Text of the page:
Trees with ice for roots

Although we enjoyed hiking across the Lake and viewing the scenery from afar, it was even more amazing to get right up close to the Ice Caves.  We went around the first point and hiked another mile or so down to where the crowds were a bit thinner, and then we started taking pictures.

There are about a billion pictures online of the Ice Caves (check out some of those links in the first few sentences of this post, above).  But I just have to add in a few of our own.

My camera gave everything a blue tint - amazing, though.

If you're headed out there, I would highly recommend bringing a pair of Yak Trax or some other form of crampon for your boots.  It is definitely possible to enjoy the caves without them, but keep in mind it's all ice!  You won't be slipping around as much and you'll be able to poke around in the caves without fear of crashing into an icicle.

Joe prays for the icicles to hold on tight while he takes out his camera...

...and gets this picture.  

There are entire frozen waterfalls out there, a dozen feet across and around.  There are also places in which the sandstone is perfectly visible through an inch-thick layer of glass-like ice.  All of it immense, strong, and delicate and tiny - and it'll all be gone in a few months when the Chinook blows in and the warm wind will send the ice crashing back into the lake.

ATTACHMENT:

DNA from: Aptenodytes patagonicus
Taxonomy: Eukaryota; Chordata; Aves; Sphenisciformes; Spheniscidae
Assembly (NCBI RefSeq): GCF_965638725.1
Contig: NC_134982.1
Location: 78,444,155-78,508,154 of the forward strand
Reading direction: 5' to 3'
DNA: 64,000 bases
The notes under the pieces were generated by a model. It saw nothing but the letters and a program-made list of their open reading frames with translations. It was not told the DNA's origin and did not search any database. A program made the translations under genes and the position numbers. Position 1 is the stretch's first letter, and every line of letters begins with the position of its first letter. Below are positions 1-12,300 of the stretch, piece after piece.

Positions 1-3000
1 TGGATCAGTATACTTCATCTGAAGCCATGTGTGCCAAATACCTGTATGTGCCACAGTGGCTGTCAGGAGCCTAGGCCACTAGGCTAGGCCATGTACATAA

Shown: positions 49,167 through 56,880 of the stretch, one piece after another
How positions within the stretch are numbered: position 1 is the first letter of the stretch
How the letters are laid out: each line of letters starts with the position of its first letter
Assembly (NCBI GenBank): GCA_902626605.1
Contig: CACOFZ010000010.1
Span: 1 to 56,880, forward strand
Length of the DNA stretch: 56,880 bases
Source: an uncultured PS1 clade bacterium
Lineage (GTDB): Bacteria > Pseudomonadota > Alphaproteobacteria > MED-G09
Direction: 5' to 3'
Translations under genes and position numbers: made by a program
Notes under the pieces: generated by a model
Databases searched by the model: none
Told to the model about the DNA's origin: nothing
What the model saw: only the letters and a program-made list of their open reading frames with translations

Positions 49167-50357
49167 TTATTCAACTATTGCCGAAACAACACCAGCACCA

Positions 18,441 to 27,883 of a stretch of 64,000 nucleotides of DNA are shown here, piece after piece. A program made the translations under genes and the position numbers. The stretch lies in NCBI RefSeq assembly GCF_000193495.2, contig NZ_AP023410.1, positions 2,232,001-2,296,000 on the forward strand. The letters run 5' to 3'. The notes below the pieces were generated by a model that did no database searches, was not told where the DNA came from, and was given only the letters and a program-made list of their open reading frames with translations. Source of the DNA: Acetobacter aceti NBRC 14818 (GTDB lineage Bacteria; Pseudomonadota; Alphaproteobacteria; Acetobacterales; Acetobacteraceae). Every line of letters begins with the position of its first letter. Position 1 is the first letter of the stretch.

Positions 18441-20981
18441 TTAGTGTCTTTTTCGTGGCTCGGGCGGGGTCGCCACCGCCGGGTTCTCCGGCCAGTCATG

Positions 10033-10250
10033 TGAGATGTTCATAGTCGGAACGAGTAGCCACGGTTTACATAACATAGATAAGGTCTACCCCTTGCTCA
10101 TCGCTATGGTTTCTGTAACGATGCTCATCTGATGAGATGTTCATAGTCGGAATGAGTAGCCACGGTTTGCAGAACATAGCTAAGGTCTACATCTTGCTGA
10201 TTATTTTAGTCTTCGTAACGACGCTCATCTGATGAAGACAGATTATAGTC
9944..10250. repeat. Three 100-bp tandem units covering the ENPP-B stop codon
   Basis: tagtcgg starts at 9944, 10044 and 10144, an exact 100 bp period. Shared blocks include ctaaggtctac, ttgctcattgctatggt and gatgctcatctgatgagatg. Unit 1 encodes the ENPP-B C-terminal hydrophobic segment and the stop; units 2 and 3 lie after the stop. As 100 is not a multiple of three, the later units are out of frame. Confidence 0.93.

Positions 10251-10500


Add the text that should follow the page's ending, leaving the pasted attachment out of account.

Tiny icicles clung to the roof of the caves, with captured snowflakes and hoarfrost clinging to them like crystals.

There were plenty of places in which the more daring visitors could crawl through narrow caves and tunnels in the ice.  I didn't do any spelunking on this trip, but chatted with some folks who said that there were large caverns through the tunnels and ways to go from one cave to the other from behind the ice.  I believed them.

Joe was braver than I and crawled through the caves a bit.  Watch yer head, Joe!

We took the shore path on the way back.  It was well-trodden, much easier than cutting across the lake on the way out!  The long line of people stretched out for as far as we could see.  There was kind of a post-apocalyptic feeling - people marching through the desolate landscape, nothing green in sight under the bright harsh sun.  Except for the fact that everybody was joking and smiling.  :-)

A happy post-apocalyptic scene?

Joe started counting people when we got close to the trailhead - over 300 passed us over just about half a mile.  We passed 75 people coming down the short flight of stairs to the Lake as we were heading back up.  There were almost 40 people queued up for the two restrooms on site.  And then we made somebody very happy when we finally got into the car and vacated the best parking spot in all of Bayfield County.

Exhausted and hungry, we headed to Washburn to grab some lunch.  We stopped at Coco's Cafe and had AMAZING sandwiches.  Joe had the Lake Trout Reuben and I had the Apple Turkey Cheddar Melt.  The bread was so good that I bought a loaf to take home...and then, on a whim, also bought a loaf of banana bread, an apple turnover for Joe, and a cupcake for me.  We'd highly recommend Coco's for anyone heading out to the Apostle Islands - winter or summer.  We'll be back!

Elly "Polar" Vortex: Queen of the Ice Caves